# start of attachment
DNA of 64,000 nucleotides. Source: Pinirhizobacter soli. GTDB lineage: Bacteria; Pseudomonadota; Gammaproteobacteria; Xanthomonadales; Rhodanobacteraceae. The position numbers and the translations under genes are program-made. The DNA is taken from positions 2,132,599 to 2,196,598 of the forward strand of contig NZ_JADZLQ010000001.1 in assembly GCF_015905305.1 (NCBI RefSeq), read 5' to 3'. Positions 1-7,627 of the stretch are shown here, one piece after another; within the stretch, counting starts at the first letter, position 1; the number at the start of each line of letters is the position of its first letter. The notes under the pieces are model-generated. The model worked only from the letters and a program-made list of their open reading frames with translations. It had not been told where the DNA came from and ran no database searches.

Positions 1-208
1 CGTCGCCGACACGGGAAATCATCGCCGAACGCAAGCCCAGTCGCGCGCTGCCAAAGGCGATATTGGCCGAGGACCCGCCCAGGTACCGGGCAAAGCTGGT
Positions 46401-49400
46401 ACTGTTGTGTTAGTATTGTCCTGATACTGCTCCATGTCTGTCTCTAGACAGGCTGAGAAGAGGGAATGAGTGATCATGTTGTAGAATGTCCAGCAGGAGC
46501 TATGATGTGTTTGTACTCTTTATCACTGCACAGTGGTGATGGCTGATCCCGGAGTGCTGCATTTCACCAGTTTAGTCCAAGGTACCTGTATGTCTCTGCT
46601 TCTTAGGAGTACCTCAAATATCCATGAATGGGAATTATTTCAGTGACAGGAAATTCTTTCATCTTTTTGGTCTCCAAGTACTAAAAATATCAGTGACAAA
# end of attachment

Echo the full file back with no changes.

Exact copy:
DNA of 64,000 nucleotides. Source: Pinirhizobacter soli. GTDB lineage: Bacteria; Pseudomonadota; Gammaproteobacteria; Xanthomonadales; Rhodanobacteraceae. The position numbers and the translations under genes are program-made. The DNA is taken from positions 2,132,599 to 2,196,598 of the forward strand of contig NZ_JADZLQ010000001.1 in assembly GCF_015905305.1 (NCBI RefSeq), read 5' to 3'. Positions 1-7,627 of the stretch are shown here, one piece after another; within the stretch, counting starts at the first letter, position 1; the number at the start of each line of letters is the position of its first letter. The notes under the pieces are model-generated. The model worked only from the letters and a program-made list of their open reading frames with translations. It had not been told where the DNA came from and ran no database searches.

Positions 1-208
1 CGTCGCCGACACGGGAAATCATCGCCGAACGCAAGCCCAGTCGCGCGCTGCCAAAGGCGATATTGGCCGAGGACCCGCCCAGGTACCGGGCAAAGCTGGT
Positions 46401-49400
46401 ACTGTTGTGTTAGTATTGTCCTGATACTGCTCCATGTCTGTCTCTAGACAGGCTGAGAAGAGGGAATGAGTGATCATGTTGTAGAATGTCCAGCAGGAGC
46501 TATGATGTGTTTGTACTCTTTATCACTGCACAGTGGTGATGGCTGATCCCGGAGTGCTGCATTTCACCAGTTTAGTCCAAGGTACCTGTATGTCTCTGCT
46601 TCTTAGGAGTACCTCAAATATCCATGAATGGGAATTATTTCAGTGACAGGAAATTCTTTCATCTTTTTGGTCTCCAAGTACTAAAAATATCAGTGACAAA